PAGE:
LRS: Hello, Bobby! Thank you for agreeing to meet us and tell us about the spirited and well-planned movement in Sanjay Colony by your local Samiti. We have seen that it has been a resounding success because of which a sewer line is now being laid in your area.
Bobby: It is my pleasure to talk with you and I am happy that I am a part of LRS which always participates in, spearheads and supports people’s struggles.
LRS: Can you tell us about the backdrop to the struggle?
Bobby: I have lived in Sanjay Colony since I was a child. As far back as I can remember, everyone in the area including women, children, pregnant women and the elderly have had to go out in the forest behind the colony and defecate in the open. This is such a terrible thing that we have to face daily. It has become a part of our lives and causes so many problems. We women get up early in the morning and start the morning chores and ready our children for school. Before doing all this, like all human beings, we too have to go and do our business first. This means that we have to get up 20 minutes earlier so that we can walk to the forest area, defecate and then return. The area is so dirty and there is such a foul smell. When I was pregnant, my morning sickness was always aggravated by the smell. I also suffer from piles as do many women in our area. There are so many germs in the air around the area that we always feel sick and disgusted. But what can we do? We only go twice in the day, in the morning and in the evening. In the afternoon, vagabond boys roam the area to harass any women who may visit for defecation so we prefer not to go at that time.
LRS: Does everyone in the colony have to go in the open and defecate?
Bobby: The overwhelming majority do have to. Sanjay Colony is a vast area. Only the houses on the perimeter of the colony which are near the public toilets that have been built can avoid going for open defecation.
LRS: What you narrate is so stark and really makes us wonder about the farce of the “Great Indian Democracy”. In this day and age, with big promises being made in the light of the upcoming elections, the reality is that working people in the capital of our country who contribute to this nation have to go and defecate in the open in an unsanitary and undignified condition! Could you tell us more about how the movement to have a sewer line installed in the area began?
Bobby: In September, our local Lok Raj Samiti consisting of LRS members from the community and socially conscious citizens met to discuss the upcoming elections. We were talking about the glaring problems in our area and the issue of sanitation came up. In 2005, local Samiti members and LRS members had taken the struggle to Sheila Dikshit. They had presented a demand to her which had been endorsed by people from our area. She tore it up in front of them. In light of that, we concluded that it is futile to expect anything from the politicians who promise the stars but deliver us tears. Instead we decided to mobilise people in our area and get the job done ourselves! After that, things started rolling.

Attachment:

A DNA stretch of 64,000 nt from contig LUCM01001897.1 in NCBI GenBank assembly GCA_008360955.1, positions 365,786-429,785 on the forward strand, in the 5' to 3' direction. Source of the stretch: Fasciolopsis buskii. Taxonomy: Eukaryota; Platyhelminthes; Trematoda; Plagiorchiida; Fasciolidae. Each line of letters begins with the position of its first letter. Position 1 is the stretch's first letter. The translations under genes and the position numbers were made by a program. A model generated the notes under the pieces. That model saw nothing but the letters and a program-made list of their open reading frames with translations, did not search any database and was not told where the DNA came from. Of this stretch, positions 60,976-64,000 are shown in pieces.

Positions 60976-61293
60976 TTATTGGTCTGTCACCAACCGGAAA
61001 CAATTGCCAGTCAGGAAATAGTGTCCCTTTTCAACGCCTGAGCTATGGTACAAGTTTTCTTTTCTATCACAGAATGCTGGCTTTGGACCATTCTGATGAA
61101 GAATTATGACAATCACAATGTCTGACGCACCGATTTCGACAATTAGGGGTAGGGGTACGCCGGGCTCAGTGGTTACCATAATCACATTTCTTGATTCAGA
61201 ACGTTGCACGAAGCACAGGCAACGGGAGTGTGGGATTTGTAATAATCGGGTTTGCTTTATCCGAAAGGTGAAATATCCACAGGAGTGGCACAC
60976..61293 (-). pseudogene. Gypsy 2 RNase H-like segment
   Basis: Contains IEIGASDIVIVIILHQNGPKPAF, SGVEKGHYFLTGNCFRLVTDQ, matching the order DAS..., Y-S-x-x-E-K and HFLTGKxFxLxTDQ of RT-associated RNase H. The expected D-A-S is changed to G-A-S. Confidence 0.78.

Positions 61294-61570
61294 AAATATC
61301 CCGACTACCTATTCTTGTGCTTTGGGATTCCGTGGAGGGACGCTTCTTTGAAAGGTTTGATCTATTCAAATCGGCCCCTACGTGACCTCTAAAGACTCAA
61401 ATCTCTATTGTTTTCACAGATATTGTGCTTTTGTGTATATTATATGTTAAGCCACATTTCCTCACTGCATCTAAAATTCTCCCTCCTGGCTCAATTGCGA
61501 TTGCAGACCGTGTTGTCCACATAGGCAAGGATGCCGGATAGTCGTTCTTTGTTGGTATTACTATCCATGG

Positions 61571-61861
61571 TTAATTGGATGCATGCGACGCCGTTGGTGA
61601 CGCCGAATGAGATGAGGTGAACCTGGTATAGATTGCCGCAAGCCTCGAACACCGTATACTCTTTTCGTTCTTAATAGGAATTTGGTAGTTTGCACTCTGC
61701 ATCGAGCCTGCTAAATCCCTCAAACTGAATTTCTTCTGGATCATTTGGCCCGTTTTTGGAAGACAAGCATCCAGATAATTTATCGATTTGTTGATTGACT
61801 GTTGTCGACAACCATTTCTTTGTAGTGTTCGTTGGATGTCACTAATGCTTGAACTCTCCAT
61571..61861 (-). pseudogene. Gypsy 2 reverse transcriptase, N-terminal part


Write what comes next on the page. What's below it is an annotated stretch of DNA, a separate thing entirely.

The local LRS Samiti called an open meeting of people in the area. Lokesh from Sanjay Colony who is also an LRS member called a meeting. He proposed that the sewer line could be a rallying point for the elections. A team was formed in that meeting. The team consisted of women and men as well. Each team member was responsible for mobilizing the people in their area/lane. They went from house to house and spoke to people about the issue and asked for donations. Many people responded positively and contributed.
The LRS Samiti had already decided that all accounts would be maintained in a disciplined manner and every contributor was given a receipt for their contribution and a counterfoil (on carbon copy) was kept with the team. This is absolutely necessary to foster trust among people since then it becomes difficult for mischief makers to turn around later and say that they did not receive any proof of donation. Each household contributed Rs. 2500/- and with a total of 150 such households, we collected Rs. 3,75,000/-.
We decided that we had enough money to begin construction. We also decided that households that wanted to join in later would have to pay double the amount. Some families did not contribute but instead started protesting about the whole initiative saying that it would cause noise, disruption etc. We went and spoke to those families as well and reasoned with them.
LRS: This is a story of people striving against all odds. What kept all of you going?
Bobby: We are in LRS and we have drawn so much strength from that. We collectively decided to take up the struggle since it is a question of people actively fighting for their rights. Our success will show everyone that when people come together and discuss and take collective action, the results are always good while politicians make tall promises and lie to the people but do not deliver. We will try to use the momentum gained from this struggle to mobilise more people in the area to become active members of local Samiti. With elections coming up, everyone needs to be more socially conscious and critically look at the track record of the Indian state which has always had an anti-people policy no matter which party has been in power. They have kept the working people in deliberate suffering and exploited them fully. But when people recognise that they need to take action, change will happen.
LRS: Bobby, hearing the story of your Samiti’s initiative is inspiring. We congratulate all of you and wish you the best in your future work in transforming society through collective action!